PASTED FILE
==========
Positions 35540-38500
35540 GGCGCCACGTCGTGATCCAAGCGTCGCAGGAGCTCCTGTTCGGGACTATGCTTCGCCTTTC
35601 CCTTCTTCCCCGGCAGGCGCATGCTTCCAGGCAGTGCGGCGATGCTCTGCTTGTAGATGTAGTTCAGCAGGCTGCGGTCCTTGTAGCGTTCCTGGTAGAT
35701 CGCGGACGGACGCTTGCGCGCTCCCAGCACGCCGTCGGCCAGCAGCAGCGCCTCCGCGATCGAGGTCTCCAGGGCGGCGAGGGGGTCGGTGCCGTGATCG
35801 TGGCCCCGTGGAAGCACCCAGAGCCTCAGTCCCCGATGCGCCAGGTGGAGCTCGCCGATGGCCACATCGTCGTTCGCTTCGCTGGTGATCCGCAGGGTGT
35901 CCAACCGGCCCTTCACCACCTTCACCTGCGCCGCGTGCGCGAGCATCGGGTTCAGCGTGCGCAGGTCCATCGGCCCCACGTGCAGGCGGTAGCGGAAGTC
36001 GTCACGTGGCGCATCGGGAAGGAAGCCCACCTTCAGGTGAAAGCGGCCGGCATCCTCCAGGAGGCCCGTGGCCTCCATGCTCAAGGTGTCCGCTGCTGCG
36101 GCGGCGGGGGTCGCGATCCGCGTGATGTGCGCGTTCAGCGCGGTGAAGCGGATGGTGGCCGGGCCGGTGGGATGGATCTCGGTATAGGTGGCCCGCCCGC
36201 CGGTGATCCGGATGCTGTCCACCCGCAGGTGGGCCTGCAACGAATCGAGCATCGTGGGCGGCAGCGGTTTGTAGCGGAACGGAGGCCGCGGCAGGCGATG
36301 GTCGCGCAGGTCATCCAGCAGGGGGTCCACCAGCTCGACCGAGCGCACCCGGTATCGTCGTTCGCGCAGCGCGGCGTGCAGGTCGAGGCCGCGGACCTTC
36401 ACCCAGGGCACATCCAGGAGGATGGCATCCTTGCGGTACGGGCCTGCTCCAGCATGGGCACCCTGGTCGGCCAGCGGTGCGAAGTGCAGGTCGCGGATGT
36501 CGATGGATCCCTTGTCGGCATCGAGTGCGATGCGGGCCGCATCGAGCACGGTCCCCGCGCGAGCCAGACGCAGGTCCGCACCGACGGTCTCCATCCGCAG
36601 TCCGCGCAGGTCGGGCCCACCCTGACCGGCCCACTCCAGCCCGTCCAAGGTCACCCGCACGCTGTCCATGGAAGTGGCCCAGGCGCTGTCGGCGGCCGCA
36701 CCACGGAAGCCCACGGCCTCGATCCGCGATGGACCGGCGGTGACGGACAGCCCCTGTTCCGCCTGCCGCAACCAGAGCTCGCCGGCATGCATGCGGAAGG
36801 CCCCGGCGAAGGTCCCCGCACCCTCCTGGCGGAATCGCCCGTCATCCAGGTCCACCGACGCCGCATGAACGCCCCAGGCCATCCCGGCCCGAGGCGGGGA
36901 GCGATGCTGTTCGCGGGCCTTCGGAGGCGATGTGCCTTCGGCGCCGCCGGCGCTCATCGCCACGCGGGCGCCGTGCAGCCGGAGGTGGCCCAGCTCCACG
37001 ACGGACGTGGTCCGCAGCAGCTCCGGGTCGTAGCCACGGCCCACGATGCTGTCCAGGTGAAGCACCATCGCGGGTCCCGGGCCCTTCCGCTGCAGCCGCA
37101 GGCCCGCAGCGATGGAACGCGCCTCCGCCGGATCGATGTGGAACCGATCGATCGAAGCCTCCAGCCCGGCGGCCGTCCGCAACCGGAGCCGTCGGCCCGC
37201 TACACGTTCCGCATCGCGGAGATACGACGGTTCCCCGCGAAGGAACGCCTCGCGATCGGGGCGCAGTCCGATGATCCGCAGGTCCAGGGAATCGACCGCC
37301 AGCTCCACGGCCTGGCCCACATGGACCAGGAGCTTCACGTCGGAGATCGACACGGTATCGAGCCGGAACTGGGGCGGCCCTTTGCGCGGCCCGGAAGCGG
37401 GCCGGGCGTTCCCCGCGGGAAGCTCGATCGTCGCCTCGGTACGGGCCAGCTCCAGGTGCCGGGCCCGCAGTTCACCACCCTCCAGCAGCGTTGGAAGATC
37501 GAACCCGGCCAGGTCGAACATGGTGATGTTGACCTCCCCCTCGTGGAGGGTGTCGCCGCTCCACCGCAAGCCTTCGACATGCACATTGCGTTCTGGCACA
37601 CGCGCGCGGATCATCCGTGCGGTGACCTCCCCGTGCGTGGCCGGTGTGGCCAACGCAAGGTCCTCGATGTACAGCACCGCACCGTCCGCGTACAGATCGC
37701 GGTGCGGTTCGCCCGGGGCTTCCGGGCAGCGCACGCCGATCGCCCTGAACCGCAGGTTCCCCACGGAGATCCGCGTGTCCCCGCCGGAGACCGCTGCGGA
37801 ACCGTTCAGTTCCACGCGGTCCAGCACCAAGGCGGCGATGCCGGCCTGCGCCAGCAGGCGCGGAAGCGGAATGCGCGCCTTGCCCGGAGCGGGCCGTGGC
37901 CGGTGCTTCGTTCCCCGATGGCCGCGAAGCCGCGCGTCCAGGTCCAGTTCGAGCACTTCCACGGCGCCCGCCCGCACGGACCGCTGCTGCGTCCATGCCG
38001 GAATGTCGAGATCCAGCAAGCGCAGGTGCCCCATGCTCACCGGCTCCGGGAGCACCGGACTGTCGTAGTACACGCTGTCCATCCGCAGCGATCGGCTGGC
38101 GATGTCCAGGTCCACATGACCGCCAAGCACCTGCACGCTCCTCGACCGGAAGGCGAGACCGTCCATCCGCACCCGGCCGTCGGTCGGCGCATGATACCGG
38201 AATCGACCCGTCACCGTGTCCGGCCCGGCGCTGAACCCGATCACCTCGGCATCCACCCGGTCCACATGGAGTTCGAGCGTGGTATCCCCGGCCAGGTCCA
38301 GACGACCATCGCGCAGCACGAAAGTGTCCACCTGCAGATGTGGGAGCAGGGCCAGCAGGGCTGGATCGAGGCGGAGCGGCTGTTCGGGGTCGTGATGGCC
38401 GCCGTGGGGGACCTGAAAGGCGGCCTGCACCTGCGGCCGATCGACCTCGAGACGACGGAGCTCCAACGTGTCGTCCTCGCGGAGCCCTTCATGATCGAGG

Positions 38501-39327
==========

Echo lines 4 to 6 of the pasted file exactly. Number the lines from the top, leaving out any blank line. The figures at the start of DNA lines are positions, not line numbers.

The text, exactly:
35701 CGCGGACGGACGCTTGCGCGCTCCCAGCACGCCGTCGGCCAGCAGCAGCGCCTCCGCGATCGAGGTCTCCAGGGCGGCGAGGGGGTCGGTGCCGTGATCG
35801 TGGCCCCGTGGAAGCACCCAGAGCCTCAGTCCCCGATGCGCCAGGTGGAGCTCGCCGATGGCCACATCGTCGTTCGCTTCGCTGGTGATCCGCAGGGTGT
35901 CCAACCGGCCCTTCACCACCTTCACCTGCGCCGCGTGCGCGAGCATCGGGTTCAGCGTGCGCAGGTCCATCGGCCCCACGTGCAGGCGGTAGCGGAAGTC